In the 1st Century A.D., Saint James, one of the original Apostles, preached throughout Europe ending up in what is now the Province of Galicia in northwestern Spain. According to legend, along the way he rescued a knight from drowning in the sea and the knight resurfaced covered in scallop shells. Saint James then returned to Judea where he was beheaded by King Herod Agrippa. The story continues that his body was recovered by angels who transported him back to Spain on a rudderless ship where he was entombed in stone and interred in a field. Nearly 800 years later, a hermit witnessed a miraculous light and the sound of angels singing that led him to the burial place, and the rest, as they say, is history. Today, Santiago [Saint Iago, or James] de Compostela [Campus Stellae = field of stars] is a destination for Christians on a par with Rome and Jerusalem.
Now the "real" way to visit Santiago de Compostela is to make a pilgrimage that involves at least a 100 kilometer walk along the Portuguese Route, the English Route or the most popular camino francès or French Route that crosses the Pyrenees from France and heads west across northern Spain. Carrying backpacks and walking sticks, often adorned with a scallop shell, modern day pilgrims must collect stamps in a passport, or credencial, along the route to be presented at the final destination to prove they have walked the distance and can truly claim the honor of having made a pilgrimage. How many people make this trek you wonder? Well, last year was a Holy Year in Spain (meaning Saint James' Day, July 25th, fell on a Sunday) and Santiago de Compostela welcomed 300,000 pilgrims in addition to the millions of less dedicated visitors who arrived via car, train or bus, like me.
I have long been enthralled with the idea of making a pilgrimage to Santiago de Compostela, not entirely for religious reasons but also as a personal test and a period of reflection, however the possibility of spending weeks hiking and away from civilization, and my computer, is not realistic at this time. So when the opportunity to visit Santiago de Compostela in a less pure but considerably quicker way came up, I grabbed it, and rode in modern comfort to this mythical place.
The skyline of Santiago de Compostela is dominated by the towers of its Cathedral that stands on the Praza do Obradoiro in the casco antiguo, or Old Town. Initially constructed in 829 AD, it was destroyed by the Moors in 1000 AD (fortunately the tomb of Saint James was not harmed) and rebuilt in magnificent splendor in the 11th Century. The original Romanesque structure was re-fronted in the 18th Century with a more fashionable Baroque façade now stained ochre with lichen and moss. This is the finish line for pilgrims who have walked the camino for days and weeks and many were overcome with emotion as they looked up to see the statue of Saint James the Pilgrim with a staff and a cloak welcoming them from the top of the Cathedral.
Inside many pilgrims go directly to hug another statue of Saint James, kiss his cloak and to put their hand on the column that also bears his likeness. A staffed row of confessionals awaits any pilgrim who feels the desire to confess and earn a plenary indulgence that purportedly cleanses him of mortal sin in the hope of salvation. There is a special Mass for pilgrims at noon when the Priest reads the names of all who have completed the walk that day and may, if one is really lucky, culminate in the ritual of the botafumeiro (see replica at right). Here, an enormous silver censer is hoisted over the apse and eight men operate ropes that cause it to swing like a pendulum at speeds up to 40 miles per hour to release the perfumed smoke.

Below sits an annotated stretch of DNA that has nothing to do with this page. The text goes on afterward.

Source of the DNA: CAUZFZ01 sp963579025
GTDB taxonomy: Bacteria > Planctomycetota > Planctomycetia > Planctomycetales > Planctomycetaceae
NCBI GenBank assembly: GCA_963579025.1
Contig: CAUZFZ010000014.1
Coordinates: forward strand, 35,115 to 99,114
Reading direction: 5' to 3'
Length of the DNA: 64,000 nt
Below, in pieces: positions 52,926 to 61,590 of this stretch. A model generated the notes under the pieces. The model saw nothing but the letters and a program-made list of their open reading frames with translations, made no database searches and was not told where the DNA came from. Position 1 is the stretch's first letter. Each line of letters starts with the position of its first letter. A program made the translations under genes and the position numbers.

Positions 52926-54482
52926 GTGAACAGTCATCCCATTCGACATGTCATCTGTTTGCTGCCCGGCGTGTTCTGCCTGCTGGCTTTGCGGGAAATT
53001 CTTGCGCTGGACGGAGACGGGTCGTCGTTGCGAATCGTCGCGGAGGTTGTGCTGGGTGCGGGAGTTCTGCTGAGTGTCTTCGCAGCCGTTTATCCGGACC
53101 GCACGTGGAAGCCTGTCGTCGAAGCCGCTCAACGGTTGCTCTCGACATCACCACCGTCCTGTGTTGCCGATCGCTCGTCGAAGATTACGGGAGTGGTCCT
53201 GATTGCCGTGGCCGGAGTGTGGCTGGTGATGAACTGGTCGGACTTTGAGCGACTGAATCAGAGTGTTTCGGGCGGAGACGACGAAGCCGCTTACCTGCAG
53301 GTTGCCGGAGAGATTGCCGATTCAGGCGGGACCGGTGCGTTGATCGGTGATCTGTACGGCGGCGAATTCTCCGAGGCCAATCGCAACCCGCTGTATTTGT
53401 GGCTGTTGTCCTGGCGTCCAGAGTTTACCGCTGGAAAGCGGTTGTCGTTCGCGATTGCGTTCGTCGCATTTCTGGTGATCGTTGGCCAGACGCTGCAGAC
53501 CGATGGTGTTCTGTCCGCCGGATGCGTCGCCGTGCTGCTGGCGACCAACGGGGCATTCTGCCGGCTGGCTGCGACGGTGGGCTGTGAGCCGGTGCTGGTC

Now as I was just a tourist I had a slightly different but very pleasant experience in the Cathedral. I was enthralled with the ornate interior decorated with lots of gilding and huge polychrome angels bearing archers' bows along the ceiling. I took the stairs under the altar to see the crypt where the relics of Saint James and two disciples are contained in a massive silver casket and I visited the museum next door to see other ecclesiastical treasures before exiting through the gift shop to the Plaza de la Quintana.
A short walk around the corner and I was in the Praza das Praterias on the south side of the Cathedral that was once home to many silversmiths and is now the site of some very lovely shops. I was at the edge of the Cathedral enclave and at the beginning of the town with its 15th Century stone arcades built to protect pilgrims who slept in the streets. Today the narrow passageways are lined with boutiques selling everything from fine silver objects to t-shirts sporting the yellow arrow that points the way to Santiago along the routes.
The old town is also famous for its many fish restaurants and I took advantage of the hour to stop in for lunch along the Rua Franco (not named for the dictator but rather the country, France). I feasted on small plates of ham and cheese, chorizo, a sort of potato pancake and octopus with sweet paprika all accompanied by a delightful Galician white wine. It was delicious!
My stay in Santiago de Compostela, indeed my trip to Spain, is nearly over. As I was walking back through the arcades and plazas I was struck by a most unexpected sound - someone was playing the bagpipes! It turns out that the Celtic roots are very deep here in Galicia and as a native Nova Scotian who grew up with bagpipes I took that as a very good sign that one day I will return again, maybe even as a pilgrim!